What Is Trigeminal Neuralgia?If you’re suffering from a severe form of unexplained pain in your face and head, you may be suffering from trigeminal neuralgia. Here’s what you should know about this condition and how to treat it.
Based on what patients report, some researchers believe that trigeminal neuralgia pain may be some of the worst you can experience. Trigeminal neuralgia pain relates to the trigeminal nerve in your head, or one of its branches. As you can see in the following diagram, the trigeminal nerve crosses your face. It transmits impulses from the nerves in your face to your brain. Pain occurs from damage or inflammation in an area of this nerve.
With trigeminal neuralgia, you’ll experience chronic pain in this region that can be caused by even slight stimulation to your face. Often, people suffer from excruciating, unbearable pain from the simplest triggers.
The exact source of trigeminal neuralgia is unclear. In some cases physicians may be able to trace it back to an earlier injury or damage to the nerves.
Trigeminal neuralgia vs. migraines
Many people with trigeminal neuralgia are incorrectly diagnosed with migraines. The two conditions share some symptoms, but they’re not the same. People who suffer from both conditions may experience sensitivity to light and sound, nausea, or vomiting.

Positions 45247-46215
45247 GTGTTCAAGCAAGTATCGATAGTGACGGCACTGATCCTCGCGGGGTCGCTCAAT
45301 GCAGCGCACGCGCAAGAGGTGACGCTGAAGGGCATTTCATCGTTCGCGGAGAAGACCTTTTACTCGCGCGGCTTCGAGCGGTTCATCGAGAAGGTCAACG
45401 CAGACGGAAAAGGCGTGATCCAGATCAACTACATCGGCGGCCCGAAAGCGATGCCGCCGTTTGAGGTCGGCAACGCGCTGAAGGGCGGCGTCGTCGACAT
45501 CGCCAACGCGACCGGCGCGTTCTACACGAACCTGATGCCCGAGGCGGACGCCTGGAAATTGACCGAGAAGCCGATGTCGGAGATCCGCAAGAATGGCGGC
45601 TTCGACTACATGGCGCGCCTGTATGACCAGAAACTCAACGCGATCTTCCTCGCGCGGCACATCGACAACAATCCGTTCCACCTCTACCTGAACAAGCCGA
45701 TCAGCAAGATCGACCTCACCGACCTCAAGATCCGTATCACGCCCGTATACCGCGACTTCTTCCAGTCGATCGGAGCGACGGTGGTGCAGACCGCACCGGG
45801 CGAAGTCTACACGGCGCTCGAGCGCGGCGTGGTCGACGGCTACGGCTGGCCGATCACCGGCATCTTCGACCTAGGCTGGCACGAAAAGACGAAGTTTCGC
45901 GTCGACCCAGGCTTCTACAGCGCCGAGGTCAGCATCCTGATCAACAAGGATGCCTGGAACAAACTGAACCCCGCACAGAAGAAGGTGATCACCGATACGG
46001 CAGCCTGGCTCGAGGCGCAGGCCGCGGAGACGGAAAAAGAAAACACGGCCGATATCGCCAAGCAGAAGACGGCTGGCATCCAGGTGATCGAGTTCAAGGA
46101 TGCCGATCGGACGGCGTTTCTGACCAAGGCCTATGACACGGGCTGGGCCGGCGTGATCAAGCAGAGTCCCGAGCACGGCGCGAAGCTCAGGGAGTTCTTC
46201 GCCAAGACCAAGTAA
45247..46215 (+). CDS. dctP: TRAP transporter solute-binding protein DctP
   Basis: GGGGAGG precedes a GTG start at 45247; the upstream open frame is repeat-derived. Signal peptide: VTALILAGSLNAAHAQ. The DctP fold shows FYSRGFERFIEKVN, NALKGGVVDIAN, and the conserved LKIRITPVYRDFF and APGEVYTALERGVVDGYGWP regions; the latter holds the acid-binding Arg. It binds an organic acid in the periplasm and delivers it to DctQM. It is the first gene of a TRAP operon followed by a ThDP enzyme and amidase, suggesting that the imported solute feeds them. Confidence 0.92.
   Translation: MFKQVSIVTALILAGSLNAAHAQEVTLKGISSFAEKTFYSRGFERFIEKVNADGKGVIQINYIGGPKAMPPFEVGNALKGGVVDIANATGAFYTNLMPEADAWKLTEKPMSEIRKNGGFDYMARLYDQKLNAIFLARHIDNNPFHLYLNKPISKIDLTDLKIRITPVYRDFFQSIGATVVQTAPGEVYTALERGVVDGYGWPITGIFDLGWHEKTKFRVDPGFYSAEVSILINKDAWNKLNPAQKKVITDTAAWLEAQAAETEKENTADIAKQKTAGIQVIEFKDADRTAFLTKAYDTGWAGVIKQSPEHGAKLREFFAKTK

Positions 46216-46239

Migraine headaches are unbearably painful and are typically felt one side of the head behind the eye, thought. A large portion of migraines happen on just the left or right side of the head. Approximately 16% of adults in the United States suffer from migraine headache. Migraines will typically last for a few hours or longer.
Head pain linked with trigeminal neuralgia, on the other hand, is commonly sporadic and short-lived. While environmental triggers do contribute to migraines (such as weather or diet) they’re not directly linked to tactile triggers. With trigeminal neuralgia, you may feel pain from simply wiping your face or running a shower jet over it. Those who suffer from trigeminal neuralgia are typically women between the ages of 18 and 44 years.
Trigeminal Neuralgia CausesThe cause trigeminal neuralgia pain is the result of injury to the trigeminal nerves. When we say injury, this could mean inflammation, damage, or some other traumatic event.
Some individuals may experience trigeminal neuralgia following a facial injury. In other cases, damage may be associated with other conditions, l